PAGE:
In online lecture delivery, the teacher’s ability to establish eye contact and use other means for addressing concentration is limited. Students need to have far more self-capability for maintaining concentration. Unfortunately, the growing smartphone penetration and addictive association are eroding such vital capability of students. A growing body of research done by psychiatrists, neuroscientists, marketers, and public health experts is finding that frequent checking of smartphones keeps eroding students’ attention span. Short-term, dopamine-driven feedback loops that have been deliberately created are damaging our minds. Among many, a study finds that even the mere presence of a smartphone reduces brainpower and decreases a person’s ability to focus. Even distraction happens on an unconscious level.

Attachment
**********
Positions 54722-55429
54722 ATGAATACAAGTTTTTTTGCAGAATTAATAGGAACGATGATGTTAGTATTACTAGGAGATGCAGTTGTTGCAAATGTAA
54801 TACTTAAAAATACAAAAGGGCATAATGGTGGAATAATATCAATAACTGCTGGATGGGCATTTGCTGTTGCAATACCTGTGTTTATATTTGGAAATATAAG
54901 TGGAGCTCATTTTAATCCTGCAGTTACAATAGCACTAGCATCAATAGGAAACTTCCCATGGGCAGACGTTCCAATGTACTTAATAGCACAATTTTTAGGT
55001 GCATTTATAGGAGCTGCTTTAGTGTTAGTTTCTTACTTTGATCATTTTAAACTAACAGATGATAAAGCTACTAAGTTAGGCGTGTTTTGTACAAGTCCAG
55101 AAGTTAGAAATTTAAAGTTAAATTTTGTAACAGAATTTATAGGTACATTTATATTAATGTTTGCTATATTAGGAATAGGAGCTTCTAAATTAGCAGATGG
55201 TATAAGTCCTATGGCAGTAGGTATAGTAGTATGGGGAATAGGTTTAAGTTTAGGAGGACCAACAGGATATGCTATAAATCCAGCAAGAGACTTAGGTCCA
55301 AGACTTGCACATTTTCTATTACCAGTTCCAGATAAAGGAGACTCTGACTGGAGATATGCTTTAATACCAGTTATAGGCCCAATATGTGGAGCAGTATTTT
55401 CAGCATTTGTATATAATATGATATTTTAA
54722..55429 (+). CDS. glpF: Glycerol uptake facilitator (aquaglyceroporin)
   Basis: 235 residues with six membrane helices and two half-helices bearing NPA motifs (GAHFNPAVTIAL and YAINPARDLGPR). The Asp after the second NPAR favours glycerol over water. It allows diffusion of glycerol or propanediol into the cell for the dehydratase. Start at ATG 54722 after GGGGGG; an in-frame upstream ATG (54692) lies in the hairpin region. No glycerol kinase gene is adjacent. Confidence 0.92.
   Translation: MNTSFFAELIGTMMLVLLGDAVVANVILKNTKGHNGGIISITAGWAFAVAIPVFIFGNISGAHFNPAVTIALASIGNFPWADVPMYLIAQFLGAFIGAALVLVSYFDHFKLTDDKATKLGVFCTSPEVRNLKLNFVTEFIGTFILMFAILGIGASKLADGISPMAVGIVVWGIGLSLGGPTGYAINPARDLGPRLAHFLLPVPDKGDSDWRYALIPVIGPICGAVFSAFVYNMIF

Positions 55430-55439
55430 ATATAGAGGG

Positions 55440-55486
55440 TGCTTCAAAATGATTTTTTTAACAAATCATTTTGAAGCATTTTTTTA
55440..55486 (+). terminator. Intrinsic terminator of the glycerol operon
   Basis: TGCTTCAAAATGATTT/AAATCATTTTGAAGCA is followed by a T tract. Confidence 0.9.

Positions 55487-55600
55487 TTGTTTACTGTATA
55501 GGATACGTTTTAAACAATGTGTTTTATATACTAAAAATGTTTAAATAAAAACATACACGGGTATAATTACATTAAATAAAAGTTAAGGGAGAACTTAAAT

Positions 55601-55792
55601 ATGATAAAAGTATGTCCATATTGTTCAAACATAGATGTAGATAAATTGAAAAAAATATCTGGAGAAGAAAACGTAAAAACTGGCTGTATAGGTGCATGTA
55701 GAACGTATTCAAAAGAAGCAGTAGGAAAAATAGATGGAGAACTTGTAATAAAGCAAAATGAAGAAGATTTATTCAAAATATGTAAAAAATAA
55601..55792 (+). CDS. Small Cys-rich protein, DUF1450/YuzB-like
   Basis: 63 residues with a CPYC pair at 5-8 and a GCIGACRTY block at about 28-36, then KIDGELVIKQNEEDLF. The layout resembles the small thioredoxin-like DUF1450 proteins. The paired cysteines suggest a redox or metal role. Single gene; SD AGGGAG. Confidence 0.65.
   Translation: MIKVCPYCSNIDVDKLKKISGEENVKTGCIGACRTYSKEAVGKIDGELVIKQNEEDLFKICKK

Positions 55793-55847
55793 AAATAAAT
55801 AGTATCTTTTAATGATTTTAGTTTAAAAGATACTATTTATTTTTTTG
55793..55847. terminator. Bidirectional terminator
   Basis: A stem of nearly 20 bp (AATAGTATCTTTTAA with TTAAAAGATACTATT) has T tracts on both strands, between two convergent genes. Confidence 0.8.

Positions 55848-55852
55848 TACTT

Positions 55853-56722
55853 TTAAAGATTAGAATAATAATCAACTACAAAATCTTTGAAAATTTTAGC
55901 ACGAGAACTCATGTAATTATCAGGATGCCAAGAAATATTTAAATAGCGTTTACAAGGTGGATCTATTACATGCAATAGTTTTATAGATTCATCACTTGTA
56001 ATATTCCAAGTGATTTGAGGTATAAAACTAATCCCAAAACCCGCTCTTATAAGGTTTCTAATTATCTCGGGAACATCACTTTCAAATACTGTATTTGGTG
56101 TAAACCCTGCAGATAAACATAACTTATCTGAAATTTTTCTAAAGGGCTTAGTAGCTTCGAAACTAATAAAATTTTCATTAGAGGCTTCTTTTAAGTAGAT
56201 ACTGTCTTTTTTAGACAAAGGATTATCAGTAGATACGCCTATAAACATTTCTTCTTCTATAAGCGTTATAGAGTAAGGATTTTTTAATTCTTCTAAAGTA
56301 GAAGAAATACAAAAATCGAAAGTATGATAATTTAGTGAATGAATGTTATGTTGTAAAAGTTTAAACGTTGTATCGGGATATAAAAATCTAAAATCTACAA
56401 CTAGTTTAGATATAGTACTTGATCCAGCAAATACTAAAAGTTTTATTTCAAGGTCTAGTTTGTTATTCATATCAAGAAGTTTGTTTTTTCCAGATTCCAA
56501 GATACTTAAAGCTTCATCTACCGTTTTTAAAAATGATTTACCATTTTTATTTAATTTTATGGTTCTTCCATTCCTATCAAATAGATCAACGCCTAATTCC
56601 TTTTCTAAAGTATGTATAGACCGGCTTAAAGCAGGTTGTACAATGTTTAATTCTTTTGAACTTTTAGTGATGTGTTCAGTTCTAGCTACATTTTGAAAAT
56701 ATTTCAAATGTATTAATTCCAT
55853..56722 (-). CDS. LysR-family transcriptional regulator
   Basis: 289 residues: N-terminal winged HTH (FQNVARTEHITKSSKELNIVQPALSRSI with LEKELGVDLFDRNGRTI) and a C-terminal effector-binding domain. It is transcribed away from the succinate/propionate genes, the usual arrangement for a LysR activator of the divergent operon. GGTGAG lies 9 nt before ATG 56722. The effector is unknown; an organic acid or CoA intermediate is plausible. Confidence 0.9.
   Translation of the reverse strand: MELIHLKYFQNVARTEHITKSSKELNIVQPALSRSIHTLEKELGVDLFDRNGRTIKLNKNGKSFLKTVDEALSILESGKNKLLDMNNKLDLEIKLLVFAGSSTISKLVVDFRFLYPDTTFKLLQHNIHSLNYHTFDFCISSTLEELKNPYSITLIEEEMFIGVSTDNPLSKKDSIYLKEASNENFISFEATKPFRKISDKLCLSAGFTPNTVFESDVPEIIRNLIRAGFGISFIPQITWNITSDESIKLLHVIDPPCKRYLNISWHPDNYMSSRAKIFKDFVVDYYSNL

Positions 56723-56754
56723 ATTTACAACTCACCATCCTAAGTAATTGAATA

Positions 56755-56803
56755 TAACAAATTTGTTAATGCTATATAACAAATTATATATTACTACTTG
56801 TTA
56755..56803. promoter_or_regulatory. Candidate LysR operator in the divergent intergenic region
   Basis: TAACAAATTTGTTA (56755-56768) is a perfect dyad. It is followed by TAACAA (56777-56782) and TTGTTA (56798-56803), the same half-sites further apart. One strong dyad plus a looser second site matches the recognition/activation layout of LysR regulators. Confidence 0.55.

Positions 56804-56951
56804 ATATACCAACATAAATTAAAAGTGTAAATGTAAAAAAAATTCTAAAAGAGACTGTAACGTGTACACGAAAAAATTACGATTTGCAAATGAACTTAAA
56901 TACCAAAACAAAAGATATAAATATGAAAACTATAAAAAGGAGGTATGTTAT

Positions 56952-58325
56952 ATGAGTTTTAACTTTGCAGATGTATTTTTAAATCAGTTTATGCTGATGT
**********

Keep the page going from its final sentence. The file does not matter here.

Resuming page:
Features like ping the users with notifications appear to be highly useful as well as user-friendly. But the temptation of responding to them switches the attention. Even if the buzz remains silent, minds feel an urgency to check new updates from ongoing conversations frequently. The interest of knowing how many likes a FB post has received or who has made which comment is good enough to hijack attention during lecture delivery. In addition to it, unlike physical classrooms, there is no restriction to keep looking and responding.
Smartphones are highly distracting–Studies and surveys have proven
Someone may be impressed with the observation that students are texting or monitoring feeds while attending lectures or doing homework. Unfortunately, neuropsychologists aren’t impressed with multitasking. Instead, they have been noticing its harmful effects, as it keeps distracting students. Distraction takes place in three phases. The first phase is about creating self-resistance of not frequently checking the smartphone. The 2nd phase encompasses the actual time spent in checking. And the last phase is about switching minds back to online lecture delivery. More specifically, experts call it “resumption lag.”